Lament is the language that leads us through our sorrow and into praise. Trouble comes to us. We know disappointment and frustration; sorrow and pain. Trusting the Lord and taking hold of courage in the midst of problems grows our faith when we use the language of lament.
The Mourning Song of Lament and Trust
Lament is the song our hearts sing as it mourns our circumstances, as it points our hearts to trust in God’s character, and as it expresses all the pain that we never dreamed we would feel. Lament’s song gives voice to our pain and brings hope to our heart. We begin our lament with the releasing cry of our worries, anxieties, disappointments, anger, and heartbreak. It’s an emptying of everything in our heart: the ugly parts we try and hide, the doubt we cover up with weak faith, and the fear that maybe God won’t come through for us.
As we empty our hearts of all it’s turmoil, we remind ourselves to trust in God. In lament, we confess our trust because our hearts need the reminder of the truth about God’s character. Trust is defined as a “reliance on the integrity, strength, ability, surety, etc., of a person or thing.” (dictionary.com) In one five letter word, we discover a depth of meaning.
Truths for Trust
“Now to him who is able to do far more abundantly than all that we ask or think, according to the power at work within us, to him be glory in the church and in Christ Jesus throughout all generations, forever and ever, Amen.” Ephesians 3:20-21
“The Lord is my rock and my fortress and my deliverer, my God, my rock, in whom I take refuge, my shield, and the horn of my salvation, my stronghold.” Psalm 18:2
“For our sake he made him to be sin who knew no sin, so that in him we might become the righteousness of God.” 2 Corinthians 5:21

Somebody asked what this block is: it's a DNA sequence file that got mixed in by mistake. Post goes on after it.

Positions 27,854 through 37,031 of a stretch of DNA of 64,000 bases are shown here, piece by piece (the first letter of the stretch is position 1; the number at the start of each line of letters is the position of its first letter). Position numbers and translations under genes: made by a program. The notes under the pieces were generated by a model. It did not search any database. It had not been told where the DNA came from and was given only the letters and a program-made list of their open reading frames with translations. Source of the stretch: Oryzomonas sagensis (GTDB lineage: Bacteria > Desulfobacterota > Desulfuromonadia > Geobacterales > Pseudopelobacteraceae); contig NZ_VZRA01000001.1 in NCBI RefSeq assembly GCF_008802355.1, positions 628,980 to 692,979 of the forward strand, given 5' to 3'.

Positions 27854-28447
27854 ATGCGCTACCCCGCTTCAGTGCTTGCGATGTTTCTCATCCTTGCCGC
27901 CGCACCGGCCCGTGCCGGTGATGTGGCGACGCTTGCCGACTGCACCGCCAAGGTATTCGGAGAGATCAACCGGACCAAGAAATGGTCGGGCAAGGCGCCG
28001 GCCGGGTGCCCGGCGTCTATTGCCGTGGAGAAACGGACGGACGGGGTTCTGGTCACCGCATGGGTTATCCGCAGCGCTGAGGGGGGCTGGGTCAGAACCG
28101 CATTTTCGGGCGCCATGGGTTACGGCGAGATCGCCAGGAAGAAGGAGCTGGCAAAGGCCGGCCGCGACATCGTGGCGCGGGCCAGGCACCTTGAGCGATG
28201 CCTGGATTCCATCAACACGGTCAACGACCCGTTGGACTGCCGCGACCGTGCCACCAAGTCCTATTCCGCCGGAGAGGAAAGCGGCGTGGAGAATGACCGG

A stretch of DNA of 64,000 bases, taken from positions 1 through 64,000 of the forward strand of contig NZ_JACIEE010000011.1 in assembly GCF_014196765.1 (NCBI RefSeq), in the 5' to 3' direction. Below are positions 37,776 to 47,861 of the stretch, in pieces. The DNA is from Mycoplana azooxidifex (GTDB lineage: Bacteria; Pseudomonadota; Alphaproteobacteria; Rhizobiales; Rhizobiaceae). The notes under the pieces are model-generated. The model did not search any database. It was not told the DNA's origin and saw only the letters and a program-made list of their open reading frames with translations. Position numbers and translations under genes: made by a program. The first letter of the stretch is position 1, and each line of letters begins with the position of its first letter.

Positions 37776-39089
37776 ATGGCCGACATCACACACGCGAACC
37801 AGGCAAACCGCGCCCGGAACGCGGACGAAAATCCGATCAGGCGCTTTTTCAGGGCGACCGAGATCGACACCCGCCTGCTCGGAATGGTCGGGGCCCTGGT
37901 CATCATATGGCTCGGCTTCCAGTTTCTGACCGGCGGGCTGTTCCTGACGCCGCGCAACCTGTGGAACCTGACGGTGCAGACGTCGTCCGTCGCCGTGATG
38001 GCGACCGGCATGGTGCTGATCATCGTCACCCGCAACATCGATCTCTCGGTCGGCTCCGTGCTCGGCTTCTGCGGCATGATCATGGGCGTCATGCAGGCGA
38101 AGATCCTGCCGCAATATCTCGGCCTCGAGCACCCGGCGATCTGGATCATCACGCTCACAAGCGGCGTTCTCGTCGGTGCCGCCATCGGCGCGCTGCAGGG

“But God’s firm foundation stands, bearing this seal: ‘The Lord know those who are his,’ and, ‘Let everyone who names the name of the Lord depart from iniquity.'” 2 Timothy 2:19
The Pendulum Swings
When we face confusing or hurtful circumstances, our understanding of God’s character goes on trial. Our emotions sway our hearts, like a pendulum, back and forth, back and forth, but a heart that finds its anchor in the Lord of Hosts is the heart that learns the lament. We cry and then we confess trust.
But what happens when our emotions of despair and depression keep swinging to rage and threaten our peace of mind? Confession of trust is more than just saying over and over again, “I trust you, God.” It’s declaring the truth about God while feeling the emotions of despair.
A Look into Psalm 31’s Lament and Trust
If we look at Psalm 31 as an example we see how David confessed his trust in God and declared truth about God’s character. We find David asking God to rescue him while re-remembering God’s character and attributes.
God is a rock of refuge, a strong fortress, refuge, and redeemer. It’s these that David writes for himself and for us in times of trial. David calls God faithful as he commits himself to God no matter what he faces. In verse three, we read an echo of Psalm 23 where God leads and guides. David rejoices because he knows God sees his affliction and knows the distress of his soul and that God’s steadfast love holds him fast.
Lament Confessing Trust
A confession of trust is not an absence of fear or doubt, but the expression of confidence that God is bigger than our circumstances, fears, and sorrow. And not only is he bigger than all that pain, but he is compassionate beyond our wildest imaginations. Even when life hurts and we don’t understand what God is doing or why he is not acting the way we expect, we can trust his heart.
His heart is trustworthy because his love is steadfast. By remembering that we cannot be separated from his love, that his love stays the same, that his love isn’t double-minded, or performance based, we can face our afflictions with trust because God sees our soul’s distress and feels compassion towards us. We can be glad in his steadfast love even when we’re facing troubles. This is what grows our trust so that we can confess our trust. Lament leads our heart through sorrow to praise and finally to hope when we cry out our pain and then confess our trust.